The secular decline of the PC has been a major business and
technology story over the last few years.
The erosion of the PC market has triggered steep sell-offs in
the stocks of some of the world's most iconic tech companies,
including Dell (NASDAQ:
) and Hewlett-Packard (NYSE:
). Over the last 5 years, DELL has lost more than 34 percent and
HPQ is down more than 61 percent.
Over the last 52-weeks, DELL has shed almost 22 percent and
HPQ has fallen over 40 percent. Overexposure to PCs and other
hardware, which has become a low margin, commodity business is
the primary reason for the struggles at both Dell and
In recent days, a number of other companies that have exposure
to the PC market have released their quarterly earnings results,
shedding some light on how their business are performing.
Companies of note include Microsoft (NASDAQ:
), Western Digital (NASDAQ:
), SanDisk (NASDAQ:
), Advanced Micro Devices (NYSE:
), Logitech (NASDAQ:
), and Intel (NASDAQ:
While Microsoft has been able to continue to grow its top-line
in recent years, margins at the company fell in 2012 along with
net income. Microsoft remains very levered to the PC market
through its cash cow businesses Windows and Office.
The company released its fiscal second-quarter earnings
results on January 24. Net income fell 4 percent to $6.38 billion
or $0.76 per share, compared to $6.62 billion or $0.78 per share,
in the year ago period. This came in slightly ahead of consensus
EPS estimates of $0.78.
Revenue was up 3 percent to $21.46 billion but missed
consensus estimates of $21.53 billion. Overall, the results were
not terribly impressive, but the company's PC-centric Windows
business grew 24 percent versus the year ago period. Furthermore,
Microsoft said that Windows 8 licenses were tracking above the
adoption rate for Windows 7.
Hard-drive maker Western Digital (NYSE:
) has had an interesting history. The company's stock trades at a
rock bottom multiple despite a terrific history of appreciation.
Analysts are estimating that sales at Western Digital will fall
almost 25 percent next quarter and 1.30 percent in fiscal
The company reported its second-quarter results on Wednesday.
Non-GAAP net income was $513 million or $2.09 per share, compared
to $358 million or $1.51 per share last year. Revenue was up to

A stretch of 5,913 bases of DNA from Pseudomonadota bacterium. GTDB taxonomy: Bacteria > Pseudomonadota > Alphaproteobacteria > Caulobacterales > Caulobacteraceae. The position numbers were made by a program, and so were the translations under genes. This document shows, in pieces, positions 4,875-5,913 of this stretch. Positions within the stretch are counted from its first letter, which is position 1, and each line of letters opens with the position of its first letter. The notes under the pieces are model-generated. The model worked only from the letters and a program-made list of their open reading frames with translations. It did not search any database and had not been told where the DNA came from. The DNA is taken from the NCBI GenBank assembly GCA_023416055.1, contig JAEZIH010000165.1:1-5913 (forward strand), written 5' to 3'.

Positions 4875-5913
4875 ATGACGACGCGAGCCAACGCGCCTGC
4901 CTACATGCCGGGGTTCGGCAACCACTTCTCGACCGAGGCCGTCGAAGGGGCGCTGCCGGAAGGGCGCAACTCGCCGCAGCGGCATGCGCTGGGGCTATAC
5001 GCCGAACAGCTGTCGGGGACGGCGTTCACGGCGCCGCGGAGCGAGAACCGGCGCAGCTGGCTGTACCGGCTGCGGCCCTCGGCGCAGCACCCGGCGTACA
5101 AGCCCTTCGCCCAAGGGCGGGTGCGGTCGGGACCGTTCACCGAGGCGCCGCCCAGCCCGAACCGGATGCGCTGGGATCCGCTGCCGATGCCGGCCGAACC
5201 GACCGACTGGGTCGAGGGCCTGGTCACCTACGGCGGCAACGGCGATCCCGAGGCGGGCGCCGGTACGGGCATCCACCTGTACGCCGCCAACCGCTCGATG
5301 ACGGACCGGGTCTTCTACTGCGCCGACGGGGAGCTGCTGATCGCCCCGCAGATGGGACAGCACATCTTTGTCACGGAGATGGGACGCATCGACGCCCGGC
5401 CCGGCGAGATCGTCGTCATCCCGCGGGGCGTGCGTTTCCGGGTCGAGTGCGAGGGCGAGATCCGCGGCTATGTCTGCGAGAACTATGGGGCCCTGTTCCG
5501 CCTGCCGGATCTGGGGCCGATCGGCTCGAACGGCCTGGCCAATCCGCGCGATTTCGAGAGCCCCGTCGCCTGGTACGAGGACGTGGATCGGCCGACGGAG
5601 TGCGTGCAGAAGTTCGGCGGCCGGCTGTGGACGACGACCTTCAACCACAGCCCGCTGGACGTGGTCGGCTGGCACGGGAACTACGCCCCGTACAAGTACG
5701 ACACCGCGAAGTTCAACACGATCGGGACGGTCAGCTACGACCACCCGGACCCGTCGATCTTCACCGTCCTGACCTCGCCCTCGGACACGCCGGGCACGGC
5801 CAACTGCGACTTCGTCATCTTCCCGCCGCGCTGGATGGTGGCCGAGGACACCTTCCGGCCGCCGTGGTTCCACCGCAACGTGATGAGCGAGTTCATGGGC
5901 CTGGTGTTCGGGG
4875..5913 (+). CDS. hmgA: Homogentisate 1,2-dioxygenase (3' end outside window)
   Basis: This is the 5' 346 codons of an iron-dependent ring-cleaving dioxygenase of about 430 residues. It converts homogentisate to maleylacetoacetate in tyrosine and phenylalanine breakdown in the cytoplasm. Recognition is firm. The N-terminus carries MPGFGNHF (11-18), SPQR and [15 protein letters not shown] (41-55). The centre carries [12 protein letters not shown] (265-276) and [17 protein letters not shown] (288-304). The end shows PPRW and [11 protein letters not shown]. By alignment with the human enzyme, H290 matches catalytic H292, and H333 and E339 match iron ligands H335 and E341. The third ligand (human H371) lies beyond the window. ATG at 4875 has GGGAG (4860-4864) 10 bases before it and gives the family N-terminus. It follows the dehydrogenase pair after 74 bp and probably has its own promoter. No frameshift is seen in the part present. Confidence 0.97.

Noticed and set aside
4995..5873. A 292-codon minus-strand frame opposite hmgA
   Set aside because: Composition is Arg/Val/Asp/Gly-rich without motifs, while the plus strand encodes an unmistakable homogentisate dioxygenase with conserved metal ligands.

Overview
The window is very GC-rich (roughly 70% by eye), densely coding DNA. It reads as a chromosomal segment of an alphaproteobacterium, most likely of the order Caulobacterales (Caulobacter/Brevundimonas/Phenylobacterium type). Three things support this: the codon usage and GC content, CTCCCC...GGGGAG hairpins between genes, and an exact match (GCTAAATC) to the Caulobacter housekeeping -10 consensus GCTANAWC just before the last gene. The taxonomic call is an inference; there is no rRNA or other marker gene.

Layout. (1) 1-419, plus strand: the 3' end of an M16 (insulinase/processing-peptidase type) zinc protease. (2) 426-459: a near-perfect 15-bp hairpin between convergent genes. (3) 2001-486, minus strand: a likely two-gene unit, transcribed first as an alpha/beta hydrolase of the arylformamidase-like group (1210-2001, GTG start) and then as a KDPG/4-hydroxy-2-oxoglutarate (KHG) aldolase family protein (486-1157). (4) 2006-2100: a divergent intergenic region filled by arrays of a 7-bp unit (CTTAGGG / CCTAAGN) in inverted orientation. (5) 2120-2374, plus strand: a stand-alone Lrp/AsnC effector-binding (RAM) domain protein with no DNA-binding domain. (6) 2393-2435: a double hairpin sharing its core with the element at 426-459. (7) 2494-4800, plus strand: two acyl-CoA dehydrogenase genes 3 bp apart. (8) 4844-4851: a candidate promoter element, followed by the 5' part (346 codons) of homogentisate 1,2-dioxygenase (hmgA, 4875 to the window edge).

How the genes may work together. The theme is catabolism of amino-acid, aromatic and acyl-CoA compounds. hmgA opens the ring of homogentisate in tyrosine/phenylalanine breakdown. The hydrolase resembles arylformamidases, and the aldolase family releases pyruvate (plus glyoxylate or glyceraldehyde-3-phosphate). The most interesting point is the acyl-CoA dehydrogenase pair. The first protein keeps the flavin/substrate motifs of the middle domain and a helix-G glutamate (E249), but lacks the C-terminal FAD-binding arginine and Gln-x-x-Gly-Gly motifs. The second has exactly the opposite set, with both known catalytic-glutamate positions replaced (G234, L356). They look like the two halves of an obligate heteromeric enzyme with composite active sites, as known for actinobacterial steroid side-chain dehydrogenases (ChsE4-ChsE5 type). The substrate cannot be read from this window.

$3.82 billion versus $2 billion in last year's second quarter.
This was ahead of analysts consensus revenue estimates of $3.68
billion. Shares of Western Digital are already up around 13
percent in 2013 and the stock continues to be a big-time tech
performer. Over the last 3 months, WDC has surged 40 percent.
Flash memory and solid-state drive manufacturer SanDisk
) has been hurt by falling revenue and margins over the last
couple of years. Nevertheless, SNDK is riding a strong uptrend
and is already up 14 percent in 2013.
The company reported a lower fourth-quarter profit on
Wednesday. Adjusted net income was $257 million or $1.05 per
share, versus $317 million or $1.29 per share, in last year's
corresponding quarter. Nevertheless, the results were way ahead
of Street estimates of $0.76. Revenues fell 2 percent for the
quarter to $1.54 billion versus $1.58 billion last year. This
slightly beat analysts' consensus revenue estimates of $1.53
) is another PC-centric company that has struggled mightily in
recent years. The stock is down almost 56 percent over the last
year. The company's most recent results were better than
expected, however, and the stock is up almost 19 percent in
The company reported a loss for the period, citing weak PC
demand as consumers are shifting to smartphones and tablets. AMD
reported a loss of $473 million or $0.63 per share, from $177
million or $0.24 per share last year. On an adjusted basis, the
company lost $0.14 per share versus $0.19 in the year ago period.
This beat analysts' consensus of a loss of $0.20. AMD guided for
a 9 percent, plus or minus 3 percent decline in sequential
Logitech in another company with significant exposure to PCs.
The company sells PC peripherals such as mice, trackballs,
keyboards, interactive gaming controllers, multimedia speakers,
headsets, webcams and lapdesks.
The stock is lower on the year and LOGI missed Wall Street
revenue estimates when it reported on Wednesday. The company
reported a $1.24 per share loss on a goodwill impairment charge.
Adjusted net income was $16 million. Revenue fell 14 percent in
the quarter to $614.50 million from $714.60 million last year.
This missed analysts' consensus revenue estimates of $667.87
million by a wide margin.
Last week, the world's largest chip-maker Intel (NASDAQ:
) said that its fourth-quarter profit fell 27 percent due to a
sluggish PC market. Intel also missed analysts' revenue
expectations. The stock traded down in the wake of the results
and Intel has lost almost 21 percent over the last year. Adjusted
net income was $2.61 billion or $0.51 per share, versus $3.52
billion or $0.67 per share in last year's fourth-quarter. Revenue
fell 3 percent to $13.48 billion from $13.89 billion last year.
This missed consensus estimates of $13.53 billion.
Recent earnings results from PC-centric companies shows that
the environment continues to be weak, although some of the stocks
have done well.
Going forward, the PC market will continue to be cannibalized
by smartphones and tablets, causing many exposed stocks to trade
at very low P/E ratios. Companies such as Western Digital and
SanDisk show that it is possible to make money in stocks with
exposure to PCs, but the decline in the sector has been broadly
negative for most companies.
(c) 2013 Benzinga.com. Benzinga does not provide investment
advice. All rights reserved.
Gain access to more investing ideas, tools & education.
Get Started on Marketfy, the first ever curated
& verified Marketplace for everything trading.